On September 4, 2012 the Parti Québécois was elected into a minority government and Pauline Marois became Quebec’s first ever female Premier. The PQ won office with less than 32% of the vote so time will tell how effective they will be at implementing the many changes on their electoral and party programs. However the cabinet selected by dame de béton or “Lady Concrete” indicates that she may have some green preferences.

It includes:

  • Martine Ouellet – Minister of Natural Resources
  • Daniel Breton – Minister of Sustainable Development, Environment, Wildlife and Parks (resigned on November 29, 2012 – remains as a MP. M. Yves-Francois Blanchet was named in his place on Dec 4, 2012)
  • Scott McKay – Parliamentary Assistant to the Minister of Sustainable Development, Environment, Wildlife and Parks  

Martine Ouellet is a mechanical engineer & MBA. She worked for Hydro-Quebec from 1992 until 2010; and from 2008 – 2010 was president of “Eau Secours!”, a coalition advocating for the responsible management of water. She was first elected into government in July 2010 where she served as opposition spokesperson for environment and sustainable development, parks and water, and mines and shale gas at various periods of her career.  

Daniel Breton, who joined the PQ in March of 2012, co-founded the Green Party of Quebec in 2001. Since his nomination as Minister, he had been overtly criticized for his alleged undue interference with the BAPE Commissioners. His alleged interference was to be examined by a Parliamentary Committee in early December. He resigned on November 29th.  

Scott McKay has a Master’s degree in environmental science and has spent most of his career to date in the environmental field. He led the Green Party of Quebec from 2006-08 and was then elected for the PQ. He has served as the Opposition Spokesperson for sustainable development and environment, for mines, and for environment, sustainable development and parks.  

Yves-Francois Blanchet’s background is in the cultural industry. He was first elected in 2008 and had since been mostly involved in cultural, education and citizens relations issues. He was president of Québec Earth Day from 2006 until 2008.  

The PQ electoral program contains some items that may, if adopted, directly impact businesses active in the natural resources and environment segments including:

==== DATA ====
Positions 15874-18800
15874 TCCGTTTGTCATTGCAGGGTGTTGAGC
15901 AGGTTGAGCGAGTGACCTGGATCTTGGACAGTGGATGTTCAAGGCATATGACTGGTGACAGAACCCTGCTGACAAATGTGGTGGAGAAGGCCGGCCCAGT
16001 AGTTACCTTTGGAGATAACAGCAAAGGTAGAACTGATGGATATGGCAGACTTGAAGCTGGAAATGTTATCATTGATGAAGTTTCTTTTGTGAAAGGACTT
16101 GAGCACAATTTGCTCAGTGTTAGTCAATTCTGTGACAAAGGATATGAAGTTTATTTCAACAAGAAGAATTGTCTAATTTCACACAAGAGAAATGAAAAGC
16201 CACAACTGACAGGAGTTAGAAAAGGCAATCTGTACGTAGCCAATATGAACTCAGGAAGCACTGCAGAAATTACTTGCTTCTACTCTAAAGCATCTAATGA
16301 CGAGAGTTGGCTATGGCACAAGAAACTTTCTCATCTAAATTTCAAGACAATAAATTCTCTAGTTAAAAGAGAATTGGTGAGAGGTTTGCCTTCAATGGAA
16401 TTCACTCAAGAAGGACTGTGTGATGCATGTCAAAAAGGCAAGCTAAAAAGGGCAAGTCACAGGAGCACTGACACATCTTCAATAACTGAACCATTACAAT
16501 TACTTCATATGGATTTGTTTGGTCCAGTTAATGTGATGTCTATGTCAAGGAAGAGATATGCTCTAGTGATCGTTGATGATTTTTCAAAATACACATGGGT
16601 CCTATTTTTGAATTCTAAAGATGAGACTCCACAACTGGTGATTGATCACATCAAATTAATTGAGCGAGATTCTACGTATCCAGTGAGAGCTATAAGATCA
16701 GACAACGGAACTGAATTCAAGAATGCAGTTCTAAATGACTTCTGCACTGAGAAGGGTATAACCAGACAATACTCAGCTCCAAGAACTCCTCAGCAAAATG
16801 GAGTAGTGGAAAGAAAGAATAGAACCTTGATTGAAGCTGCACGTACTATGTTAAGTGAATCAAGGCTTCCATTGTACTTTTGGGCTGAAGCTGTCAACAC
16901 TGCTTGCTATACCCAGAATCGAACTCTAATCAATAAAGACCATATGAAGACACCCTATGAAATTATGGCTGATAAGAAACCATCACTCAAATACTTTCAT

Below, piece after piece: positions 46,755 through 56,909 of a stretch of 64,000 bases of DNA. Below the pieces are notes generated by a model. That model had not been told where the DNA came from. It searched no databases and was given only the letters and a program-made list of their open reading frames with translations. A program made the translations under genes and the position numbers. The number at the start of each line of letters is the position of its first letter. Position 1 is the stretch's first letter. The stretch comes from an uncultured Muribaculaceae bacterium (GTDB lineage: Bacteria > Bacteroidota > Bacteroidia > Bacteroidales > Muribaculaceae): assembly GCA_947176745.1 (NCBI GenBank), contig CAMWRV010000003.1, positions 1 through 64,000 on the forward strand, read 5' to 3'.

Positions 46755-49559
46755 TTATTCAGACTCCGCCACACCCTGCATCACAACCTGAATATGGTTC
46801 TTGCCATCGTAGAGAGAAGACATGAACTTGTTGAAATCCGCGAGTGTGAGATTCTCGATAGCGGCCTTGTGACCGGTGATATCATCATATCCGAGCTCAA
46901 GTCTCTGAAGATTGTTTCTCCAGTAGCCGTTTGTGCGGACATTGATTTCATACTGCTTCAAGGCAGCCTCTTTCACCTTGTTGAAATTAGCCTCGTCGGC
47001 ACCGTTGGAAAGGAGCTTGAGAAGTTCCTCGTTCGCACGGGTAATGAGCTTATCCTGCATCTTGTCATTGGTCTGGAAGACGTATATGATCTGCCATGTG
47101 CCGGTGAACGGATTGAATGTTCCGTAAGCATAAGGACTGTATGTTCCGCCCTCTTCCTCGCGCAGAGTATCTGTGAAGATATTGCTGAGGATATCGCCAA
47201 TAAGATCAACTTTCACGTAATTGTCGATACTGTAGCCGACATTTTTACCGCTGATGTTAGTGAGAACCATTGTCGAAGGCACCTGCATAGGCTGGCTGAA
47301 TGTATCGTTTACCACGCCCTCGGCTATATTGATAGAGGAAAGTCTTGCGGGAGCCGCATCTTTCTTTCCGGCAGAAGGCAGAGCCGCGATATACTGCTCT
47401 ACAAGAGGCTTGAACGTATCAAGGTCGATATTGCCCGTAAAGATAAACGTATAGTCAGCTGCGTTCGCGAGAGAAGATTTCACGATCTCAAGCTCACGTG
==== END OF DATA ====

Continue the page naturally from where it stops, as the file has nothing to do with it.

• The PQ intends to introduce a 5% minimum royalty on gross value of a mining company’s production; as well as a 30% tax on “supra-competitive” profit. It also intends to require that 2nd and 3rd processing be carried out in Quebec, whenever possible. Note that a bill to amend the Mining Act has been introduced on November 27, 2012, by the Liberals (Bill 197). It will be interesting to follow this bill over the coming months.


  • The PQ intends to introduce production targets for renewable energy including hydraulic, wind, biomass, geothermal, solar, hydrogen, etc., to implement measures to drastically reduce Quebec’s consumption of petroleum and natural gas; and to introduce a royalty regime for petroleum extracted in Quebec (more than 50% of profits before taxes).
  • They intend to ensure that wind energy projects are controlled by the Government, co-ops or local communities. Currently only a minority of projects directly involve communities.  


  • Potential increase of the GHG reduction target to 25% (from 20%) of 1990 GHG emissions levels by 2020
  • Decommission Gentilly 2 (nuclear facility)
  • Moratorium on shale gas development and production (pending an environmental assessment of the shale gas segment)
  • Review of Plan Nord to ensure more benefits for Québec  

These are just a few of the changes anticipated under Madame Marois and her cabinet. With such a narrow lead over the Liberal and CAQ parties and no history of being able to govern with a minority, there may need to be some compromises made in order to move actions forward.